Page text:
26 Feb Peekskill’s Century-Old Ford Piano Hosts Italian Jazz Days
The third annual Italian Jazz Days will feature the Antonio Ciacca Quintet and a workshop led by world-class musician Ciacca this Saturday at the Ford Piano factory.
By Liz Giegerich – September 29, 2011
When you enter the Ford Piano factory and encounter a beautiful Steinway and Sons grand piano, polished and tuned with music on the stand, it is hard to imagine it was once one of the broken and gutted pianos kept in the basement workshop.
Dozens of century-old pianos, suffering from old age, are stacked against each other in the “waiting room,” where they wait their turn to be rebuilt (something that takes about six months). Shelves of loose keyboards, gutted pianos, piles of pedals and carpentry tools are spread throughout the large area.
Pianos in every stage of repair stand beside each other; a shell of an instrument sits beside one that has only its soundboard and bridge, which is across the room from another that is only awaiting some strings and keys.
On Saturday, some of the more finished pianos upstairs will join their broken-down counterparts in the basement, as owner John Ford will be making room for his third annual Italian Jazz Days event.
Jazz buffs, professional musicians and curious beginners will gather at the Ford Piano factory on South Division Street in Peekskill to discuss how Beethoven was a jazz composer and he didn’t even know it. The discussion will kick off the Jazz Days free workshop at 11 a.m., which will also feature a master class on blues, swing and improvisation, jazz combo rehearsals and practice and an open rehearsal with the Ciacca Quintet, which will be performing at 8:30 p.m. (Details at the end of this article).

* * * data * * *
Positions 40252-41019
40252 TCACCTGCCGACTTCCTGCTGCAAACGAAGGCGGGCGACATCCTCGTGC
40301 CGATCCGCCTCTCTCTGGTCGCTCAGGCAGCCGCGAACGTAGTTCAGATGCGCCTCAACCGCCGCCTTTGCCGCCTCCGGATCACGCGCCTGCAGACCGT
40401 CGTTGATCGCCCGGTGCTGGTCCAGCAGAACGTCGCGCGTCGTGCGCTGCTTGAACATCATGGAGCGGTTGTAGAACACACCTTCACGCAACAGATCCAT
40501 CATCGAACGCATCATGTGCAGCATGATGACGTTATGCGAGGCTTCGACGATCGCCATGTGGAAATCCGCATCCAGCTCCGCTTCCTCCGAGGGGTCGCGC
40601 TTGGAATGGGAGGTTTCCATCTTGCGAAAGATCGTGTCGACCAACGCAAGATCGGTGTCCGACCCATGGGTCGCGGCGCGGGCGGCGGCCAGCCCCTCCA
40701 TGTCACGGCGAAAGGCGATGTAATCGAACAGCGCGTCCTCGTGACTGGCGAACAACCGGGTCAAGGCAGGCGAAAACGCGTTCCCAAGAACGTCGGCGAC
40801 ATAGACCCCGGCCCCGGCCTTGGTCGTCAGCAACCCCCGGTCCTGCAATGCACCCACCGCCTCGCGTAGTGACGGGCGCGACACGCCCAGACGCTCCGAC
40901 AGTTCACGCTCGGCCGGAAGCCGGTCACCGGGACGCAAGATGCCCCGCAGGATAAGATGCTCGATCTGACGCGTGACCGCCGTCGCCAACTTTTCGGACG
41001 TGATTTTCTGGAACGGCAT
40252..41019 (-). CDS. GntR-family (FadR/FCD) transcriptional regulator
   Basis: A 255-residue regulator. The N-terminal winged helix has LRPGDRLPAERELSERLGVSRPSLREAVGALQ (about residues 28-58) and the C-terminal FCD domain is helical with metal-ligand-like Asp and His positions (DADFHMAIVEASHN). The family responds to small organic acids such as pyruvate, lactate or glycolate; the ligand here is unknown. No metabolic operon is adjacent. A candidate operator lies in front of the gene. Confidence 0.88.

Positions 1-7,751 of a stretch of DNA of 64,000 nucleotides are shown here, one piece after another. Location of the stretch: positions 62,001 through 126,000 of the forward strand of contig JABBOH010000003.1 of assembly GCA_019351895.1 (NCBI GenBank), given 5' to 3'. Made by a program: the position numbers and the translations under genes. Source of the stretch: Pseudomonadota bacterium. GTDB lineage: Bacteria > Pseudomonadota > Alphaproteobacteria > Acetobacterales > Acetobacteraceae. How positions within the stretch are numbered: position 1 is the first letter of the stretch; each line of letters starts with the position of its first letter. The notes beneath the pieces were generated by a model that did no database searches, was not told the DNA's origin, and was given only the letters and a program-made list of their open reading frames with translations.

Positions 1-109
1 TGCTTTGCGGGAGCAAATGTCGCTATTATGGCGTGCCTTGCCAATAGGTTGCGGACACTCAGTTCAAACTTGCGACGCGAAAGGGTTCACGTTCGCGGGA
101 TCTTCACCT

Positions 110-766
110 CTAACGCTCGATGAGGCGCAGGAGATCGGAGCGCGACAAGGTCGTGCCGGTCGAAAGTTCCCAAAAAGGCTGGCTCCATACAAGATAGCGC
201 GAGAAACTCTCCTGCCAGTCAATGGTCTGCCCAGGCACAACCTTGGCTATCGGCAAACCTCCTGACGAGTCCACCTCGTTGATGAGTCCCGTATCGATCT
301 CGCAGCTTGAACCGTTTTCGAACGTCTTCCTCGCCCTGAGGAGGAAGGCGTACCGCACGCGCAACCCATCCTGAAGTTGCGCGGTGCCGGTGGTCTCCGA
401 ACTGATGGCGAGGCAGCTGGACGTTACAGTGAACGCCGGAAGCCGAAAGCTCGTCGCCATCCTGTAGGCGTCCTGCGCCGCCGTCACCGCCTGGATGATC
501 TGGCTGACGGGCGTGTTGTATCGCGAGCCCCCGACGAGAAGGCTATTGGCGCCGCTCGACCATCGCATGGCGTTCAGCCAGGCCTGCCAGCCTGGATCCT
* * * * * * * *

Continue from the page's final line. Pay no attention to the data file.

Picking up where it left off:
The world-class group features Antonio Ciacci on a special piano rebuilt for this occasion, with Daniella D’Erole on vocals, John Magnarelli on trumpet, Marco Panasica on double bass and Luka Santaniello on drums. Full details here.
“It is American music, but they are going to be jazzing it out,” Ford said.
The Ford family is used to building pianos because they have been experts at it for more than 100 years.
John’s grandfather started the business in 1897 and it is now in the hands of the fourth generation of Fords, as John’s sons are fully trained and helping him run the family business.
“John Patrick is God’s gift to piano tuning and Michael is the mechanical genius. Together the two are one of me,” Ford said of his sons.
The business mostly rebuilds pianos that get shipped from all corners of the country, and even the world. They have worked on pianos from every continent except Australia and, on their website,boast the work they’ve done for John Lennon, Duke Ellington and other famous pianists.
Ford employs six full-time workers and has other people he uses on part time basis.
“We get a lot of fun out of taking old pianos that are beat and dead and terrible and you cant look at them, into things of beauty,” Ford explains.